THERE’S something about British cuisine which means it’s often overlooked in my family when we chose a restaurant, often opting for the ease of Italian, spiciness of Indian or exotic flavours of Thai.
But after a trip to Iris, which first brought modern British dining to Wakefield in 2012, it would not be a mistake I make again.
Wakefield-born chef Liam Duffy has worked with some of the country’s top chefs at Michelin-starred restaurants, including the Burlington Restaurant at Bolton Abbey.
The menu at the Bull Ring restaurant is based on seasonal, local ingredients - much sourced within a 30 mile radius - and is constantly changing, which means a trip to Iris can bring up some surprises.
My dining partner and I visited on a particularly grim Friday evening, when a storm meant Wakefield’s usually busy centre was quieter than usual. But Iris was already filling up.
We took a table by the window downstairs, which was perfect for a spot of people watching. Seated nearby was a large party, which in a small space could have felt overbearing, but the relaxed ambiance meant we weren’t distracted.
The menu was easy to navigate and despite not being overwhelmed with choice, the decision was tough to make, so we started our meal with some nibbles (£2.50) a hearty portion of pork scratchings and intriguing looking spicy nuts, while we pondered further.
There were six starters to choose from, all priced individually at £5.95. In a nice touch, two of the six were vegetarian, a higher proportion than you’d sometimes see at a restaurant with a larger menu.
My dining partner, initially disappointed on hearing his favoured option, the duck and ham pressing, was all out, opted for the homemade potted beef, and I made a quick decision on the smoked haddock Scotch egg - the Iris speciality.
And I wasn’t disappointed. Sat surrounded by a sweetcorn and chorizo sauce, the Scotch egg was large and an attractive golden brown, which crunched satisfyingly as I dug in. Inside, the egg was cooked perfectly, a bright orange runny yolk, still warm with the whites cooked just enough. The haddock was very tasty, quite light, which was welcome given the large size of the portion. The tangy chorizo and sweetcorn added contrast and crunch.
The potted beef was beautifully presented in a mason jar, placed on a chopping board with still-warm rosemary and garlic focaccia. It looked wonderful, but it was slightly impractical to get the beef from the jar.
The beef itself was tasty, my dining partner said, and he enjoyed the shallot chutney and flavoursome focaccia.
It wasn’t long before our main course arrived. For me the decision on what to opt for was a lot more difficult than with the starter, as I could have happily gone for any of the seven options, reasonably priced at £15.95 (with a £2.50 surcharge for the flat iron steak). There was also a small grill section to choose from, starting at £23.95 for a 28-day aged 300g fillet.
After much indecision I opted for the lamb rump, served with slow roasted tomato, gnocchi, garlic cream and basil, and my dining partner went for the crispy pork belly. Had we ordered after receiving our starters, which were very generously portioned, we would have known that opting for side orders of dauphinoise potatoes and cauliflower cheese, both priced at £2.95, were unnecessary - or should I say, over-indulgent.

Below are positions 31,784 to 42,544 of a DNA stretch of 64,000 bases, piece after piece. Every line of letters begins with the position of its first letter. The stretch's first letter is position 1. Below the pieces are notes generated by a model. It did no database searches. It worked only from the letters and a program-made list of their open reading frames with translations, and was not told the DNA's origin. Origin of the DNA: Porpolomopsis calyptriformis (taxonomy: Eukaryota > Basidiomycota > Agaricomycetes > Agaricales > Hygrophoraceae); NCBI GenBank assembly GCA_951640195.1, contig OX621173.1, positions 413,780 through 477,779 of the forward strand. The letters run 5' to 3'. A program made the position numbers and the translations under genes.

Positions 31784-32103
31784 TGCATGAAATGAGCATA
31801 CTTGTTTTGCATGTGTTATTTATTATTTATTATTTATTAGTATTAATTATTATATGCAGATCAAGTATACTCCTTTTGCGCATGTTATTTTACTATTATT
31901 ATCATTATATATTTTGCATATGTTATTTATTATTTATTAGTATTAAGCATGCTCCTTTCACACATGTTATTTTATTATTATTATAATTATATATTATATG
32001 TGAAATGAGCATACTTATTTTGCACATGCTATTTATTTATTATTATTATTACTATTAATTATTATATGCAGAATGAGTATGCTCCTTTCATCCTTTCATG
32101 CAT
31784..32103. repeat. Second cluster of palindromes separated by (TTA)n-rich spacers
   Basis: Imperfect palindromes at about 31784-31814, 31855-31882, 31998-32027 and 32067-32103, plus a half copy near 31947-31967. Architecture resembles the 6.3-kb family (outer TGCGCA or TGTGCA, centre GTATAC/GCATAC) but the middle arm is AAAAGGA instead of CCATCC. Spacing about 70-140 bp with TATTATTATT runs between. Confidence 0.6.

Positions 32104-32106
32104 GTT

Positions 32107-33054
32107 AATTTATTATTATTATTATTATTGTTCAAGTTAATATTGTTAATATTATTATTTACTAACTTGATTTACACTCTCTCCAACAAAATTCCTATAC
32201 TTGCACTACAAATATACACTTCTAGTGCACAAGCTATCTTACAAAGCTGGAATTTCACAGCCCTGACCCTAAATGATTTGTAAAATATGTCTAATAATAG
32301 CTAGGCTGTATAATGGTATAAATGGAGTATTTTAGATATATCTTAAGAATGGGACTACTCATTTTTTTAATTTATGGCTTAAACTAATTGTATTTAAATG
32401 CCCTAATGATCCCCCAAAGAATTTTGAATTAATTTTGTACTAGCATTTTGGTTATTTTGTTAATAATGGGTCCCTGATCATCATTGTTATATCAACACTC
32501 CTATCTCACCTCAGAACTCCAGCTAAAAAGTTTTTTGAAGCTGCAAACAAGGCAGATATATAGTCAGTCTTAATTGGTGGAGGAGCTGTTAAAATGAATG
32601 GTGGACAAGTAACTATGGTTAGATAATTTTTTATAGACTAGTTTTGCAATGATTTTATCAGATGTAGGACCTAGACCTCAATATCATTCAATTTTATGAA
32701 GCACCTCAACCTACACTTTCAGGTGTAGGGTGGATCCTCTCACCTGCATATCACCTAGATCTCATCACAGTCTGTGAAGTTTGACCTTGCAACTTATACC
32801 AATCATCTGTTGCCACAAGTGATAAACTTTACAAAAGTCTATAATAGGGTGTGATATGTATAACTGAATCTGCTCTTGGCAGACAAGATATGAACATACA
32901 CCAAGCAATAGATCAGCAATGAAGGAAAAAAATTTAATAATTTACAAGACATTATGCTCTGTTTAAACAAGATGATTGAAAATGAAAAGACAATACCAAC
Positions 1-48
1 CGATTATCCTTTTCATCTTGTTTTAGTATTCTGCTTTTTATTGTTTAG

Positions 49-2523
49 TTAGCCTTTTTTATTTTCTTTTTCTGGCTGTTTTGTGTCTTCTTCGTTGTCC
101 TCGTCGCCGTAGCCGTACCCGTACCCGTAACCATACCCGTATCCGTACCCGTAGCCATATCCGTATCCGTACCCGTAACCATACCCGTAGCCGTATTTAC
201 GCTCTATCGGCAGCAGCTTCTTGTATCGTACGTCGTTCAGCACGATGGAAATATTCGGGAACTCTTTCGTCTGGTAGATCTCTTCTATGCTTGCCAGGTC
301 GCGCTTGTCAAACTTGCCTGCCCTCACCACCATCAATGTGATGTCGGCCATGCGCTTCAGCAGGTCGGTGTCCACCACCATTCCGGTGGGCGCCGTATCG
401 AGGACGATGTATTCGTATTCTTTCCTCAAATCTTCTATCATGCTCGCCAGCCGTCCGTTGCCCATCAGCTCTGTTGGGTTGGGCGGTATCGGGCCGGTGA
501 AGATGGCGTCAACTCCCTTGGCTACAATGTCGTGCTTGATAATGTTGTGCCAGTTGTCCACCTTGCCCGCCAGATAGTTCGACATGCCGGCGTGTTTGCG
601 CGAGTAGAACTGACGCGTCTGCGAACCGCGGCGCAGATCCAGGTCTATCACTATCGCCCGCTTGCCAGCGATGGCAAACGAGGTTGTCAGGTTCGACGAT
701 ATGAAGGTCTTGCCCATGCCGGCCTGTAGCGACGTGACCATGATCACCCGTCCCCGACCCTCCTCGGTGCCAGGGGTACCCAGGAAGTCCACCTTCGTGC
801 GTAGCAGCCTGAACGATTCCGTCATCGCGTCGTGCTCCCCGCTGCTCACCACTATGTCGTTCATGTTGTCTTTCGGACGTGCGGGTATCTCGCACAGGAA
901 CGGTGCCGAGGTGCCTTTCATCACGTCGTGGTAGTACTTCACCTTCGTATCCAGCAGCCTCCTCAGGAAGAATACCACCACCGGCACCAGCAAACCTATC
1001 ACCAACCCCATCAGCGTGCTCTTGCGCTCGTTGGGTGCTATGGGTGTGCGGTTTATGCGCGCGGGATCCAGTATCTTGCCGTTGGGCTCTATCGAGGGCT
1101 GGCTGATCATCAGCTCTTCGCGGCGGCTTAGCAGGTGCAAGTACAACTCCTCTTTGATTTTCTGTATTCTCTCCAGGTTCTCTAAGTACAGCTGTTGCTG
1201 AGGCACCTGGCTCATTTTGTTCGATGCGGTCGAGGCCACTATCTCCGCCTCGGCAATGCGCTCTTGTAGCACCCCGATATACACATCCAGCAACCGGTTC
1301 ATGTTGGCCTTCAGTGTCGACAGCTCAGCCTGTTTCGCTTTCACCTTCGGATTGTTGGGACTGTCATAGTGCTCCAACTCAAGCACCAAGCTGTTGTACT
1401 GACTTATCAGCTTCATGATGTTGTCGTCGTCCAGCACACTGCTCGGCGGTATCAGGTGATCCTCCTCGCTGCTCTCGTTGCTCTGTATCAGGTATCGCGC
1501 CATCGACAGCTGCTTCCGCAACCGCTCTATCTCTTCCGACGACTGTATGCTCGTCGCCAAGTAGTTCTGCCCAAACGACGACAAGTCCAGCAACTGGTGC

My dining partner’s large slab of belly pork looked delicious and tasted just as good. The crackling was crunchy and only contained the most minimal layer of fat, making the piece as a whole rather lean. His colourful plate included purple roasted carrots, sage potato pressing and a carrot puree, which was especially nice.
My lamb was a lot larger than expected, presented on a generous portion of chewy gnocchi. The roasted tomatoes were very tangy and brought out the other flavours in the dish. The lamb itself was sliced thinly and nicely pink in the middle. The quality of both sides were as high as the main courses, especially the dauphinoise, and we kicked ourselves at not being able to finish the last of the tasty cauliflower cheese.
As if the menu wasn’t tempting enough, Iris offers a discounted two courses for £18.95 or three for £23.95, making it all the more beneficial to go for the dessert.
We requested a bit of time before choosing our selection, and the friendly waitress was happy to oblige, letting our dinner settle for half an hour without feeling rushed.
My dining partner was initially going to plump for the three Yorkshire cheeses, but after a heavy main decided on the mascarpone cheesecake, accompanied by a pina colada mousse and roasted pineapple.
The mousse was like having a cocktail - delicious - but the pineapple was a little too sweet for his taste. The cheesecake itself was very nice,
I opted for the sea salt caramel chocolate tart, which was just as nice as it sounds, Served with a delicious peanut butter mousse and honeycomb, it was to a standard I’ve rarely experienced. Heaven on a plate.
All in all, Iris does fine dining unlike anything I’ve experienced in Wakefield, and in a welcoming, relaxed setting.
My only grumble was the menu itself. A simple paper print out works well in a restaurant which is constantly evolving, but I was disappointed to find grease marks and even a streak of biro across mine - a bit off-putting.
Missing from the table were condiments, although I admit we did not need to season the wonderful food. Very minor grumbles that would not stand in the way of a repeat trip.
Our bill, including a bottle of Mas de Vigneron Rose (£14.95) and a cup of tea each (£1.65), came to a surprisingly reasonable £74.75. Comparable amounts spent elsewhere provided nowhere near the quality.
Address: 12 Bull Ring, Wakefield, WF1 1HA.
Opening times: Monday - Saturday, 5pm - 9.30pm (last orders).
Tel: 01924 367683.